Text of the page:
Section 970.03, Stats., which provides certain rules governing preliminary hearings, does not require that proof of the exact time of the offense be shown. Although testimony regarding the time of the offense may be an important factor at a preliminary hearing, in this case the importance of the information was somewhat tempered by the age of the prosecutrix, her obvious difficulty in testifying about the alleged crime, her repeated insistence that the crime had occurred at least once, and the uncontradicted testimony that the crime had been committed during a six week span well within the confines of the statute of limitations.


Courts have generally held that at trial, a prosecutrix' inability to connect the alleged crime with a particular date goes to the issue of credibility, and thus is a matter for consideration by the jury. In State v. Mitchell, 253 Wis. 626, 628, 34 N.W.2d 661 (1948), a 14-year old girl alleged that she was the subject of a sexual assault, but could not determine "on just what dates these acts were committed. . . ." The court found:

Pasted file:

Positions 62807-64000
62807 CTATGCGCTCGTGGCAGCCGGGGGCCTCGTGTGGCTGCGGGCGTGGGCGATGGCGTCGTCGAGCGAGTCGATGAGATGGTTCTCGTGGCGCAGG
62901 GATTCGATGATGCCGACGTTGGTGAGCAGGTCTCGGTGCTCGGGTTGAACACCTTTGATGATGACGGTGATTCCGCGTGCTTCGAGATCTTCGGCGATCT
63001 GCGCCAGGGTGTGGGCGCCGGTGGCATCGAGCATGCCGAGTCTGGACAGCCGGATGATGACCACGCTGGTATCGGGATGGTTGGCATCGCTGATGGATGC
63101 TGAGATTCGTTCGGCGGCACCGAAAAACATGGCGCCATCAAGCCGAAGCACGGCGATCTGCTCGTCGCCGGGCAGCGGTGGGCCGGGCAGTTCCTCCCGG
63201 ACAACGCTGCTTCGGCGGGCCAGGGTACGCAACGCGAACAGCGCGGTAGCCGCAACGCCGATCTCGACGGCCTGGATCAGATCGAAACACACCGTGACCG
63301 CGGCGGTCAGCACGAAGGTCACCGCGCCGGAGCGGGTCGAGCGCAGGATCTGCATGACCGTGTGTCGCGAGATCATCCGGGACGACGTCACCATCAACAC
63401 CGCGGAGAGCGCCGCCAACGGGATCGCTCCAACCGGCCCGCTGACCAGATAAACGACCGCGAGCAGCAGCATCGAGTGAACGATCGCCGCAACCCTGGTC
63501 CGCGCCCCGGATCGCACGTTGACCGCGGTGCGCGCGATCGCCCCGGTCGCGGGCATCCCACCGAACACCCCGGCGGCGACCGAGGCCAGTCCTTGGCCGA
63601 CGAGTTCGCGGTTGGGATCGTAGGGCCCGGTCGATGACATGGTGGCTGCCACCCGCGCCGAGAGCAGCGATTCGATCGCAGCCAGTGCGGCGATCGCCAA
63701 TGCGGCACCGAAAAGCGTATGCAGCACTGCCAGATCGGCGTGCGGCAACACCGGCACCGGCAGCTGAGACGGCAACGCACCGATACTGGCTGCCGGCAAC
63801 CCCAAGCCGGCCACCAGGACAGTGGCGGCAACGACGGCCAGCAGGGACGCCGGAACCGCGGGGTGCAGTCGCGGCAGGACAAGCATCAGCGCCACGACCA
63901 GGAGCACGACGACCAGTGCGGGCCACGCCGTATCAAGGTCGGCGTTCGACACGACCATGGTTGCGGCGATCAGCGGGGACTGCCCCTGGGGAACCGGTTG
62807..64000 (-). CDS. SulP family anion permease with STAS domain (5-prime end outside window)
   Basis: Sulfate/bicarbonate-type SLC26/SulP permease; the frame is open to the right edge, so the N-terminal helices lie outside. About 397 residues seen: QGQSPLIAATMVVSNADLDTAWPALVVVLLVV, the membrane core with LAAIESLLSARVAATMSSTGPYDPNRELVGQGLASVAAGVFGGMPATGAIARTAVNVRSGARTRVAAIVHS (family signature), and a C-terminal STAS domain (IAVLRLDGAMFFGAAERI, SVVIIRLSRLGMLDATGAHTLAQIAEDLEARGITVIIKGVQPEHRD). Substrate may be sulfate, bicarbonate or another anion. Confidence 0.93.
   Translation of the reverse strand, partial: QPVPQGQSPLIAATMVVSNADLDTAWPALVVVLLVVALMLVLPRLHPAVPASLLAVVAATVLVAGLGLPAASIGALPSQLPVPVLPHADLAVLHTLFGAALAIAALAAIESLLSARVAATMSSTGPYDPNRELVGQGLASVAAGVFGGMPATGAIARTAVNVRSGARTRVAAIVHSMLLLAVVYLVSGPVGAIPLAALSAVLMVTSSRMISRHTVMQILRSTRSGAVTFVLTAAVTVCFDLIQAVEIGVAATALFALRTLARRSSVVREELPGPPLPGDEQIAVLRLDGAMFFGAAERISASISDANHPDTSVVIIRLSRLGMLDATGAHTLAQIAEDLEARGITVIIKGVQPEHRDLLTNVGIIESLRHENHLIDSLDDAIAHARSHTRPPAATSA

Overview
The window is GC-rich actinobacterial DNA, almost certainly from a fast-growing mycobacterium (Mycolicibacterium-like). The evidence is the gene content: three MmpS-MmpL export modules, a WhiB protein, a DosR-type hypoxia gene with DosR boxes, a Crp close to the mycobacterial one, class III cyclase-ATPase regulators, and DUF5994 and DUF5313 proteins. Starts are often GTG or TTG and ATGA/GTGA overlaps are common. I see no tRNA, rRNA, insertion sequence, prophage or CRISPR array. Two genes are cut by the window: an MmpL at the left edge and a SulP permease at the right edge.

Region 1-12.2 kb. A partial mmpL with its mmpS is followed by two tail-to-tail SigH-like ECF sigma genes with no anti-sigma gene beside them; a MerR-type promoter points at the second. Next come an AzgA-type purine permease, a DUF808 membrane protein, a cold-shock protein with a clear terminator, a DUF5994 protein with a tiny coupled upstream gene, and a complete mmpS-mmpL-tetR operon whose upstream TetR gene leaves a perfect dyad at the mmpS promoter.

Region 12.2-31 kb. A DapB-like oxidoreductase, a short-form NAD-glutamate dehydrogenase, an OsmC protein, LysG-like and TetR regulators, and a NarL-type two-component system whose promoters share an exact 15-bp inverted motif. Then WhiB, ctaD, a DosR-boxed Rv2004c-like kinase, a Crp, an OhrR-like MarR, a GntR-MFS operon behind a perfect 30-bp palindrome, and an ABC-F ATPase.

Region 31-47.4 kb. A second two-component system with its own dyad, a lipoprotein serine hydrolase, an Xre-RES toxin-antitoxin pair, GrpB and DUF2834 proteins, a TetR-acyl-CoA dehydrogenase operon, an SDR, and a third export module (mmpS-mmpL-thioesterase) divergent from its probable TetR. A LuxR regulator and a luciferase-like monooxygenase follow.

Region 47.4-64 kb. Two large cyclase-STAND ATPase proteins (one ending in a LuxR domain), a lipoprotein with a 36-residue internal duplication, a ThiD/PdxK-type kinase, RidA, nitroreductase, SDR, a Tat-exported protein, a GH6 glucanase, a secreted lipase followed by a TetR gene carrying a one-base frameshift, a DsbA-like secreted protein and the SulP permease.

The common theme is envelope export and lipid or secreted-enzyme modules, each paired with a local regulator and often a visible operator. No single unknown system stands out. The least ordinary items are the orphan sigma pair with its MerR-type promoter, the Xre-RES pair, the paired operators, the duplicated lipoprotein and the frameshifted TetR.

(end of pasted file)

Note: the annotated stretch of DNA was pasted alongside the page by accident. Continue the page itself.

Upon our review of the entire record it is evident that it was fully within the province of the jury to consider [the prosecutrix'] testimony credible and sufficient to establish that on the occasions charged in the information the defendant did commit the criminal acts testified to by her, even though she could not remember the exact date of each occasion. . . .

Other state courts agree with this position. For instance, in State v. Berry, 101 Ariz. 310, 419 P.2d 337, 341 (1966), wherein a six-year old victim of child molestation was unable to testify regarding the exact dates of the assault, the court found:

*65 The fact that the victim seemed somewhat unsure of the time of the assault might be considered by the jury as going to the credibility of her testimony but we find that it is insufficient grounds for declaring a fatal variance. . . . If we were to find a fatal variance under such circumstances it would seem to behoove one who chooses to sexually assault children at the risk of irreparable psychological and physical damage to his victim, to make sure that the child is sufficiently young to be incapable of effectively testifying as to specific dates in the year and minutes on the clock. We recognize, rather, that it is for the jury to determine the truth of the witness' story, . . . .